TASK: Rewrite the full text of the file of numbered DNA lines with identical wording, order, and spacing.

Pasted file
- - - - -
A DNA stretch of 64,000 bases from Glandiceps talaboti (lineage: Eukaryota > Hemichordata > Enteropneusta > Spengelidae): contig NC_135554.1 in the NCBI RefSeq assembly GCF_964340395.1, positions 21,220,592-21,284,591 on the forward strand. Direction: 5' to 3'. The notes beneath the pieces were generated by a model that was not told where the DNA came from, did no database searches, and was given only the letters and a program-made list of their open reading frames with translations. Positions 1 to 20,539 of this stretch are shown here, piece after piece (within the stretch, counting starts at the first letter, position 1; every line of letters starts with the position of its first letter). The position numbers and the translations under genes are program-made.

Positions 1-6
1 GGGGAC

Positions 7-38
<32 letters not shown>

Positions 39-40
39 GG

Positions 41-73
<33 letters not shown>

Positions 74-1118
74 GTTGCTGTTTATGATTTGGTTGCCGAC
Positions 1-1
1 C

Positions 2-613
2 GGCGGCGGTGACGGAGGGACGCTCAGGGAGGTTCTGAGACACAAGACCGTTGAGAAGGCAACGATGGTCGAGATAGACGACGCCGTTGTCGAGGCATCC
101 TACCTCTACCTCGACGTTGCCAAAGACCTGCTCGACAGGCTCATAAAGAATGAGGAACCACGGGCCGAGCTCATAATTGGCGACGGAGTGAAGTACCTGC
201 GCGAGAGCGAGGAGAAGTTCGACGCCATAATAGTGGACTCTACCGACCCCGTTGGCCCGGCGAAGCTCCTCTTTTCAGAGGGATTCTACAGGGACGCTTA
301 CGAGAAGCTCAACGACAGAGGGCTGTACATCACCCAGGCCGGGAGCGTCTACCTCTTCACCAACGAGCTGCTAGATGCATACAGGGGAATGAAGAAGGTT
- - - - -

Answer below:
A DNA stretch of 64,000 bases from Glandiceps talaboti (lineage: Eukaryota > Hemichordata > Enteropneusta > Spengelidae): contig NC_135554.1 in the NCBI RefSeq assembly GCF_964340395.1, positions 21,220,592-21,284,591 on the forward strand. Direction: 5' to 3'. The notes beneath the pieces were generated by a model that was not told where the DNA came from, did no database searches, and was given only the letters and a program-made list of their open reading frames with translations. Positions 1 to 20,539 of this stretch are shown here, piece after piece (within the stretch, counting starts at the first letter, position 1; every line of letters starts with the position of its first letter). The position numbers and the translations under genes are program-made.

Positions 1-6
1 GGGGAC

Positions 7-38
<32 letters not shown>

Positions 39-40
39 GG

Positions 41-73
<33 letters not shown>

Positions 74-1118
74 GTTGCTGTTTATGATTTGGTTGCCGAC
Positions 1-1
1 C

Positions 2-613
2 GGCGGCGGTGACGGAGGGACGCTCAGGGAGGTTCTGAGACACAAGACCGTTGAGAAGGCAACGATGGTCGAGATAGACGACGCCGTTGTCGAGGCATCC
101 TACCTCTACCTCGACGTTGCCAAAGACCTGCTCGACAGGCTCATAAAGAATGAGGAACCACGGGCCGAGCTCATAATTGGCGACGGAGTGAAGTACCTGC
201 GCGAGAGCGAGGAGAAGTTCGACGCCATAATAGTGGACTCTACCGACCCCGTTGGCCCGGCGAAGCTCCTCTTTTCAGAGGGATTCTACAGGGACGCTTA
301 CGAGAAGCTCAACGACAGAGGGCTGTACATCACCCAGGCCGGGAGCGTCTACCTCTTCACCAACGAGCTGCTAGATGCATACAGGGGAATGAAGAAGGTT